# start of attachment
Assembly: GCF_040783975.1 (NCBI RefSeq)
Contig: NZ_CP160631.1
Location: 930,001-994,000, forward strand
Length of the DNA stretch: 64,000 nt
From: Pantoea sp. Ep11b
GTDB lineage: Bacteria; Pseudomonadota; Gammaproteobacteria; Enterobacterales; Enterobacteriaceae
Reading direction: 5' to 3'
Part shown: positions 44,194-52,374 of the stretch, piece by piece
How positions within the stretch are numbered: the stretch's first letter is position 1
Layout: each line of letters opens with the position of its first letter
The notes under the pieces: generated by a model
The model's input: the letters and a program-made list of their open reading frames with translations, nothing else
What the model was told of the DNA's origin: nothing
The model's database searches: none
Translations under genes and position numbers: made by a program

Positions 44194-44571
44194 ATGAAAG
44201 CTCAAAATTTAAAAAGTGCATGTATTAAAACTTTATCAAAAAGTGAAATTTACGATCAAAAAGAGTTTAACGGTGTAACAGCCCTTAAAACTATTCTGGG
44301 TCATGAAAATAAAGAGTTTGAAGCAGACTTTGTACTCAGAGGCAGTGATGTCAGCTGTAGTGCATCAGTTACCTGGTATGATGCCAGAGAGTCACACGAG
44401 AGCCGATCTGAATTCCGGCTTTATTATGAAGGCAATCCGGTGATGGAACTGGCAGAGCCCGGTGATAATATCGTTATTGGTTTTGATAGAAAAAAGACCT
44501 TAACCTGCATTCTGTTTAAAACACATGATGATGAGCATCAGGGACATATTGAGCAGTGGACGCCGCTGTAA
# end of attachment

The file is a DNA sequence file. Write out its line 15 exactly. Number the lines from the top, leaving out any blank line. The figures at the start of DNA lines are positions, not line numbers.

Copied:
Translations under genes and position numbers: made by a program